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The Compleat Angler, Or the Contemplative Man's Recreation (Classic Reprint)
Ingen forhåndsvisning - 2017
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Side 72 - They were old-fashioned poetry, but choicely good; I think much better than the strong lines that are now in fashion in this critical age.
Side 110 - SWEET day, so cool, so calm, so bright, The bridal of the earth and sky, The dew shall weep thy fall to-night, For thou must die. Sweet rose, whose hue, angry and brave, Bids the rash gazer wipe his eye, Thy root is ever in its grave, And thou must die. Sweet spring, full of sweet days and roses, A box where sweets compacted lie, My music shows ye have your closes, And all must die.
Side 77 - Thy silver dishes for thy meat As precious as the gods do eat, Shall on an ivory table be Prepared each day for thee and me. The shepherd swains shall dance and sing For thy delight each May-morning : If these delights thy mind may move, Then live with me and be my Love.
Side 78 - The flowers do fade, and wanton fields, To wayward winter reckoning yields, A honey tongue, a heart of gall, . ' Is fancy's spring, but sorrow's fall.
Side 74 - With coral clasps and amber studs: And if these pleasures may thee move, Come live with me, and be my love.
Side 257 - I would beget content, and increase confidence in the power, and wisdom, and providence of Almighty God, I will walk the meadows, by some gliding stream, and there contemplate the lilies that take no care, and those very many other various little living creatures that are not only created, but fed, man knows not how, by the goodness of the God of Nature, and therefore trust in Him.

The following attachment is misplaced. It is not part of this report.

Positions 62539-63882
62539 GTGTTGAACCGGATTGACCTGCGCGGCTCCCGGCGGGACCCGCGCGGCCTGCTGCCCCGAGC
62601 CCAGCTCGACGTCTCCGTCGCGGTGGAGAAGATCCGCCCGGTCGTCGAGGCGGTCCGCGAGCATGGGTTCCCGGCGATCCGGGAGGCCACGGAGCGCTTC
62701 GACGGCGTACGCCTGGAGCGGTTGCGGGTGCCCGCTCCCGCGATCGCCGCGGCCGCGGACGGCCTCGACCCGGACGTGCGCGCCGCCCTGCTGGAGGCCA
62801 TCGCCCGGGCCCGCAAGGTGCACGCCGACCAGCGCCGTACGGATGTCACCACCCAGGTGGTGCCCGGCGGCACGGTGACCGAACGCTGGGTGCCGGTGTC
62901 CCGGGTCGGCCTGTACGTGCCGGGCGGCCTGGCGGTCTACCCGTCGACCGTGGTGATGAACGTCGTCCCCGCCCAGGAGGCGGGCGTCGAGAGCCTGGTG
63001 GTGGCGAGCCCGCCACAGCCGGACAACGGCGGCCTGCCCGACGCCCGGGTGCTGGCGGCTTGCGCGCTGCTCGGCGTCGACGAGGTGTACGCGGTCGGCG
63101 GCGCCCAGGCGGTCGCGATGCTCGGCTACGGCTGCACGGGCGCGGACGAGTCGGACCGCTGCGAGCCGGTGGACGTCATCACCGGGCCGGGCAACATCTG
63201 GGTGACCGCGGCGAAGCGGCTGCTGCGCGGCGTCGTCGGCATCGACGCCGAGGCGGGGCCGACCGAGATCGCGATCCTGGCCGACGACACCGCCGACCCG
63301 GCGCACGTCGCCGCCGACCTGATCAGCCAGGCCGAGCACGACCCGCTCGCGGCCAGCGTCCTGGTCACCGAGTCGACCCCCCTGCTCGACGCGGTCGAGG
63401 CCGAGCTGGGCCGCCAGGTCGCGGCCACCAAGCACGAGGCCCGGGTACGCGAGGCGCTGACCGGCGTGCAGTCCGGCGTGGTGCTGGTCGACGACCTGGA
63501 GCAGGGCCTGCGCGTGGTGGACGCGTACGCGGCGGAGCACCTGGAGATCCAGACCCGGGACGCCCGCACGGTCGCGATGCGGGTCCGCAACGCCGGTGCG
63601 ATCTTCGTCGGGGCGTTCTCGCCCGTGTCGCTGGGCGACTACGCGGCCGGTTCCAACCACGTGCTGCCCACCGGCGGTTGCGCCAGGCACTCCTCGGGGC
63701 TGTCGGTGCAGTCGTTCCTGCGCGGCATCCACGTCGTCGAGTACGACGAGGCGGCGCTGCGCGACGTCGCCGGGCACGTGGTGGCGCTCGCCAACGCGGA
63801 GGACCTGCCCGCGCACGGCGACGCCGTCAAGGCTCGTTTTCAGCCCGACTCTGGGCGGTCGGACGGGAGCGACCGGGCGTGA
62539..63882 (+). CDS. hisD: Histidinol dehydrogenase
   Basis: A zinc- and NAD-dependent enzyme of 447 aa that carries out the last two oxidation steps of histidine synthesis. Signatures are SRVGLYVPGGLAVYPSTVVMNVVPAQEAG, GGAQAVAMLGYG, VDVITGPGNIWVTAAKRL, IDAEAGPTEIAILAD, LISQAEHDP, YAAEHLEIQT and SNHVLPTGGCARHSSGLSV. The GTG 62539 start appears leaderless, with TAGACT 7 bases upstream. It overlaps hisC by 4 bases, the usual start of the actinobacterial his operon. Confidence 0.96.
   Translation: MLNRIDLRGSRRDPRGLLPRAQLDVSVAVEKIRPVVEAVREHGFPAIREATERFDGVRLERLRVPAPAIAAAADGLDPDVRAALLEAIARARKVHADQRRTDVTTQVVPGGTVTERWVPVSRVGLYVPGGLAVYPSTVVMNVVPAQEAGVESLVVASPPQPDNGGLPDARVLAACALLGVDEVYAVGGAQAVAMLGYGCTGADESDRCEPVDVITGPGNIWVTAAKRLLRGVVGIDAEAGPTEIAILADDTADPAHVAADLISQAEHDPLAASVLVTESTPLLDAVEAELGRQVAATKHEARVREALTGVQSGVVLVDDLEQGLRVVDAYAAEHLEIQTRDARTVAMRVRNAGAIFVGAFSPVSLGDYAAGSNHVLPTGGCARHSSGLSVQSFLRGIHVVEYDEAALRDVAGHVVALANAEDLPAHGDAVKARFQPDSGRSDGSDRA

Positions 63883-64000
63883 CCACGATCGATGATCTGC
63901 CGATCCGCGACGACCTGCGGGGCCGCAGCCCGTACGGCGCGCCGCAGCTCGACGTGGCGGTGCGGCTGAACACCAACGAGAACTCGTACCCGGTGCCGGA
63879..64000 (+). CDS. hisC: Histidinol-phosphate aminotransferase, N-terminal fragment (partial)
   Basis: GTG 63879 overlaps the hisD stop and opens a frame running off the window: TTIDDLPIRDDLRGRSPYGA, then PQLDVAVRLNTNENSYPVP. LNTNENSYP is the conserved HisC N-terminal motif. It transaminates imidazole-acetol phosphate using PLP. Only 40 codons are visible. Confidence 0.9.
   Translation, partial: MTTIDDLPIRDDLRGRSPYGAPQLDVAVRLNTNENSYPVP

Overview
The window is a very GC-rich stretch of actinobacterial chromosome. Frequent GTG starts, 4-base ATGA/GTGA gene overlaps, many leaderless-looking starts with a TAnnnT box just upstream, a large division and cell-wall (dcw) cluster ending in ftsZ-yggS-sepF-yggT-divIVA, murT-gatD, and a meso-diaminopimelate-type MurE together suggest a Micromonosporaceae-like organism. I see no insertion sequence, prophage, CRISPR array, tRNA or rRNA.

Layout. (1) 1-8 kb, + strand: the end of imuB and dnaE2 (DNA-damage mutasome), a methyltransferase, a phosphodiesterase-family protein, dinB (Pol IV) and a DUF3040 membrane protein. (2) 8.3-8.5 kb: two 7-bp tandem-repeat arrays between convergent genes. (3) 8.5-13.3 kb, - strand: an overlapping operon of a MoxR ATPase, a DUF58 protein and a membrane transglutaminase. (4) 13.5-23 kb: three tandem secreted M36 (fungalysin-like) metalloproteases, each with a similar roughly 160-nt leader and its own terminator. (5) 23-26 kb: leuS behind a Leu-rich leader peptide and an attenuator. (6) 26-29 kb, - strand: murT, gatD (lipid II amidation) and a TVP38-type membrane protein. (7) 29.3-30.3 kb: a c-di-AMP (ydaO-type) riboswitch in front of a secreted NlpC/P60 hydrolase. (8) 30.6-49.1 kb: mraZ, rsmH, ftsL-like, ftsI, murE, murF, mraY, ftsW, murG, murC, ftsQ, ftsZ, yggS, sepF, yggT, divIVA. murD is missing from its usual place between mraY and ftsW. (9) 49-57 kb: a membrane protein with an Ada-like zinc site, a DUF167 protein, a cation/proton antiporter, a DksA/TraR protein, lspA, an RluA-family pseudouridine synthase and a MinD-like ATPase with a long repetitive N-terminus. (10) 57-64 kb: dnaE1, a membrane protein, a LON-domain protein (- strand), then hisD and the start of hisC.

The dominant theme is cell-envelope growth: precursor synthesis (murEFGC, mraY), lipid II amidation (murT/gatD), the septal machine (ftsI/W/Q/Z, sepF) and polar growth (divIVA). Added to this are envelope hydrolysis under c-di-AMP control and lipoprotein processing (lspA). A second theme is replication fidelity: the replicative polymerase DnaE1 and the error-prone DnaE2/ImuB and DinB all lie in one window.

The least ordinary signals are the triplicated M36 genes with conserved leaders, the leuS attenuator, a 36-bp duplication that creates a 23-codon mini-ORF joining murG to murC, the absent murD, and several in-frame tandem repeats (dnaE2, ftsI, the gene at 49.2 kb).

Side 113 - Indeed, my good scholar, we may say of angling as Dr. Boteler said of strawberries, " Doubtless God could have made a better berry, but doubtless God never did ; " and so, if I might be judge, " God never did make a more calm, quiet, innocent recreation than angling.
Side 78 - ... fall. Thy gowns, thy shoes, thy beds of roses, Thy cap, thy kirtle, and thy posies, Soon break, soon wither, soon forgotten; In folly ripe, in reason rotten. Thy belt of straw and ivy buds, Thy coral clasps and amber studs, All these in me no means can move, To come to thee and be thy love.
Side xxiv - ... let me alone, What an over-happy one Should I think myself to be, Might I, in this desert place, Which most men in discourse disgrace, Live but undisturbed and free ! Here, in this despised recess, Would I, maugre Winter's cold, And the Summer's worst excess, Try to live out to sixty full years old ! And all the while, Without an envious eye, On any thriving under Fortune's smile Contented live, and then — contented die.